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Mindsets for Sustainability : Exploring the Link Between Mindfulness and Sustainable Climate Adaptation

Wamsler, Christine LU and Brink, Ebba LU (2018) In Ecological Economics 151. p.55-61
Abstract

Growing globalisation and climate change are challenging the sustainability of our societies. It is now clear that climate change and its devastating impacts cannot be resolved by new technology or governance alone. They require a broader, cultural shift. As a result, the role of human beings' ‘inner dimensions’ and related transformations is attracting increased attention from researchers. Recent advances in neuroscience suggest for instance that mindfulness can open new pathways towards sustainability. However, the role of mindfulness in climate adaptation has been largely ignored. This paper is the first exploratory empirical investigation into linking individuals' intrinsic mindfulness (as opposed to outside mindfulness... (More)

Growing globalisation and climate change are challenging the sustainability of our societies. It is now clear that climate change and its devastating impacts cannot be resolved by new technology or governance alone. They require a broader, cultural shift. As a result, the role of human beings' ‘inner dimensions’ and related transformations is attracting increased attention from researchers. Recent advances in neuroscience suggest for instance that mindfulness can open new pathways towards sustainability. However, the role of mindfulness in climate adaptation has been largely ignored. This paper is the first exploratory empirical investigation into linking individuals' intrinsic mindfulness (as opposed to outside mindfulness interventions) to pro- and reactive climate adaptation. Based on a survey of citizens at risk from severe climate events, we explore if, and how individual mindfulness is correlated with climate adaptation at different scales. The results show that individual mindfulness coincides with higher motivation to take climate adaptation actions or to support them, especially actions that are ‘other-focused’ or support pro-environmental behaviour. Mindfulness may also corroborate the acknowledgement of climate change and associated risk perception, and it may steer people away from fatalistic attitudes. We conclude with a call for more research into the relationship between human beings' inner dimensions and climate adaptation in the wider public domain.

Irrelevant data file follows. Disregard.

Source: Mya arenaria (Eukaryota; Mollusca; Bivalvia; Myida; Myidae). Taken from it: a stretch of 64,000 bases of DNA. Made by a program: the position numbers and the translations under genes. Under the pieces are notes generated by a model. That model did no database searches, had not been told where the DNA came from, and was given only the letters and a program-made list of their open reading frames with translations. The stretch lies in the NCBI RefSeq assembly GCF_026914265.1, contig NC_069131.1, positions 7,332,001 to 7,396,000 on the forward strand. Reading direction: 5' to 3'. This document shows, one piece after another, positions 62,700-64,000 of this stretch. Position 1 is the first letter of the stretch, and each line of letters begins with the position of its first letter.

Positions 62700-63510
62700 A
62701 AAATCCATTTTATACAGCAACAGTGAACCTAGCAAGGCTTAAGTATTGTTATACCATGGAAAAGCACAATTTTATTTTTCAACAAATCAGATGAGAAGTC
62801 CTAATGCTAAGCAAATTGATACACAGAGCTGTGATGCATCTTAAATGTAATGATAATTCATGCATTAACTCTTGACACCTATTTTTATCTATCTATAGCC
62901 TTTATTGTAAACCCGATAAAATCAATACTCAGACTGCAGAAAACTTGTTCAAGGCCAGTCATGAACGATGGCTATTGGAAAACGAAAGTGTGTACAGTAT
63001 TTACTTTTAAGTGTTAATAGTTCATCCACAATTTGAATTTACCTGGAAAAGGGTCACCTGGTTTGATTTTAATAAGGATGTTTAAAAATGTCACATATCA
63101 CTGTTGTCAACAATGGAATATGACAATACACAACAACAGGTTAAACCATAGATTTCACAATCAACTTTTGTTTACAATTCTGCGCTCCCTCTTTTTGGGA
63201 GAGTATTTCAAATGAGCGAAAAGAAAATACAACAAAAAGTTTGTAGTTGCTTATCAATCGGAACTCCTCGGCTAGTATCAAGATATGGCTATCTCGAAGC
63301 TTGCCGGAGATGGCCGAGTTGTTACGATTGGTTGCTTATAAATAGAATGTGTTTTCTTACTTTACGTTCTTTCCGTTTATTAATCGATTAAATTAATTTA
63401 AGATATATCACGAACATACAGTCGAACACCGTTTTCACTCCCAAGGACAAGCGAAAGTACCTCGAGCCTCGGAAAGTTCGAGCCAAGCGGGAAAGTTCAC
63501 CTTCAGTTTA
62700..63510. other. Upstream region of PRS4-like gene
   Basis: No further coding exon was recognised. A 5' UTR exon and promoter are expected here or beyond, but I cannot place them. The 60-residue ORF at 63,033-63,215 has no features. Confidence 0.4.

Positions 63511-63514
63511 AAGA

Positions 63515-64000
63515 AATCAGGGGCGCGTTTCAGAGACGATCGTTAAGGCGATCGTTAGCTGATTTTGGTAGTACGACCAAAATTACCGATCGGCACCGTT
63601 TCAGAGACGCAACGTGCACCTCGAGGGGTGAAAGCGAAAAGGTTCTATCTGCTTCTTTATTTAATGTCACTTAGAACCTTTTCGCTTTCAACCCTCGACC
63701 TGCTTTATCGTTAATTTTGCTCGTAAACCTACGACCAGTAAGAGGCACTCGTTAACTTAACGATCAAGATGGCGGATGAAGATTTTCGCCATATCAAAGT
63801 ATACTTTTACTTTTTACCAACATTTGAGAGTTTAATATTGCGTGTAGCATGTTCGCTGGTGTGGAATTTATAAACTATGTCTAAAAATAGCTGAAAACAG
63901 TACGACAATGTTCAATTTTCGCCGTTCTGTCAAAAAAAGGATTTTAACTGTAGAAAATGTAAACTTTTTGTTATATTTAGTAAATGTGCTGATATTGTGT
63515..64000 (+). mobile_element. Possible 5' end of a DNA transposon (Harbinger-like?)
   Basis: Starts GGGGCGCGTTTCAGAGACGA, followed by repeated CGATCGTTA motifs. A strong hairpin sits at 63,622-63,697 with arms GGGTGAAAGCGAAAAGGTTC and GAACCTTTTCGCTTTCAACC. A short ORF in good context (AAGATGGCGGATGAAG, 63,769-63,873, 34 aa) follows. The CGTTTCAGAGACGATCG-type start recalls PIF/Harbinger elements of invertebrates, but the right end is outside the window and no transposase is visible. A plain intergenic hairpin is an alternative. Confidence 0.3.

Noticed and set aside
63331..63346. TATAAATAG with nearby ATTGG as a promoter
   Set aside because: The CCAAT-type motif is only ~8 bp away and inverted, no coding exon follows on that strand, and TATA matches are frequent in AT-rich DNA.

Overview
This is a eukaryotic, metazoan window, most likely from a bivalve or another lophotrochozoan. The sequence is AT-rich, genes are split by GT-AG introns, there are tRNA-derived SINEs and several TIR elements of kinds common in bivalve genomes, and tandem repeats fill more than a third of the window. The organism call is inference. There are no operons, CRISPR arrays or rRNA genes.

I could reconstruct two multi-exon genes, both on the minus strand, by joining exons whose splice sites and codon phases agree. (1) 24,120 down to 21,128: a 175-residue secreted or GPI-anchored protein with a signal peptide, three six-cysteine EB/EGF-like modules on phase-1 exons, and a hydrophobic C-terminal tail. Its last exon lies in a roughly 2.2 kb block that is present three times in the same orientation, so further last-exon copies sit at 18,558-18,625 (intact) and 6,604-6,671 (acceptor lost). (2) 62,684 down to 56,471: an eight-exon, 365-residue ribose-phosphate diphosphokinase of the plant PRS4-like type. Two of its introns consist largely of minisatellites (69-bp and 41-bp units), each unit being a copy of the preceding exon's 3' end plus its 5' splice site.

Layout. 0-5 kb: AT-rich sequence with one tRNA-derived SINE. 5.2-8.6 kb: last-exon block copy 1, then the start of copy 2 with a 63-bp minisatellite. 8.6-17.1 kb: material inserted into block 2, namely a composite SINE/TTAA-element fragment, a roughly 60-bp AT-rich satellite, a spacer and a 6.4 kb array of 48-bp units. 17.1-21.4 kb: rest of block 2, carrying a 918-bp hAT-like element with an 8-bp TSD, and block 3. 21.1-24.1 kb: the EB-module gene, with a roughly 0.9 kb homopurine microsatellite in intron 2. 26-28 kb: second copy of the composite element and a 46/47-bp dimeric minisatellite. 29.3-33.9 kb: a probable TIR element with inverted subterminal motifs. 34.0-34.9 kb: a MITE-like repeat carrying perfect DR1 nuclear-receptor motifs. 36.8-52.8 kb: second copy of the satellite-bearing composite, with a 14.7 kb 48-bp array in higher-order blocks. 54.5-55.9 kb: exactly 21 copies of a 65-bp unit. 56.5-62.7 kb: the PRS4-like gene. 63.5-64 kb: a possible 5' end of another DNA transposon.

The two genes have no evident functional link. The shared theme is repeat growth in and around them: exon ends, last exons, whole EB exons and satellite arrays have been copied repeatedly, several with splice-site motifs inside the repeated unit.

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author
organization
publishing date
type
Contribution to journal
publication status
published
subject
keywords
Climate change adaptation, Consciousness, Inner transformation, Inner transition, Interiority, Mindfulness, Pro-environmental behaviour, Pro-social behaviour, Religion, Risk reduction, Spirituality, Sustainability, Values, Wellbeing, Worldviews
in
Ecological Economics
volume
151
pages
7 pages
publisher
Elsevier
external identifiers
  • scopus:85046702216
ISSN
0921-8009
DOI
10.1016/j.ecolecon.2018.04.029
language
English
LU publication?
yes
id
c95329cd-ce1c-40e1-a4e1-e8551f7535df
date added to LUP
2018-05-21 13:12:13
date last changed
2019-09-11 03:57:05
@article{c95329cd-ce1c-40e1-a4e1-e8551f7535df,
  abstract     = {<p>Growing globalisation and climate change are challenging the sustainability of our societies. It is now clear that climate change and its devastating impacts cannot be resolved by new technology or governance alone. They require a broader, cultural shift. As a result, the role of human beings' ‘inner dimensions’ and related transformations is attracting increased attention from researchers. Recent advances in neuroscience suggest for instance that mindfulness can open new pathways towards sustainability. However, the role of mindfulness in climate adaptation has been largely ignored. This paper is the first exploratory empirical investigation into linking individuals' intrinsic mindfulness (as opposed to outside mindfulness interventions) to pro- and reactive climate adaptation. Based on a survey of citizens at risk from severe climate events, we explore if, and how individual mindfulness is correlated with climate adaptation at different scales. The results show that individual mindfulness coincides with higher motivation to take climate adaptation actions or to support them, especially actions that are ‘other-focused’ or support pro-environmental behaviour. Mindfulness may also corroborate the acknowledgement of climate change and associated risk perception, and it may steer people away from fatalistic attitudes. We conclude with a call for more research into the relationship between human beings' inner dimensions and climate adaptation in the wider public domain.</p>},
  author       = {Wamsler, Christine and Brink, Ebba},
  issn         = {0921-8009},
  keyword      = {Climate change adaptation,Consciousness,Inner transformation,Inner transition,Interiority,Mindfulness,Pro-environmental behaviour,Pro-social behaviour,Religion,Risk reduction,Spirituality,Sustainability,Values,Wellbeing,Worldviews},
  language     = {eng},
  month        = {09},
  pages        = {55--61},
  publisher    = {Elsevier},
  series       = {Ecological Economics},
  title        = {Mindsets for Sustainability : Exploring the Link Between Mindfulness and Sustainable Climate Adaptation},
  url          = {http://dx.doi.org/10.1016/j.ecolecon.2018.04.029},
  volume       = {151},
  year         = {2018},
}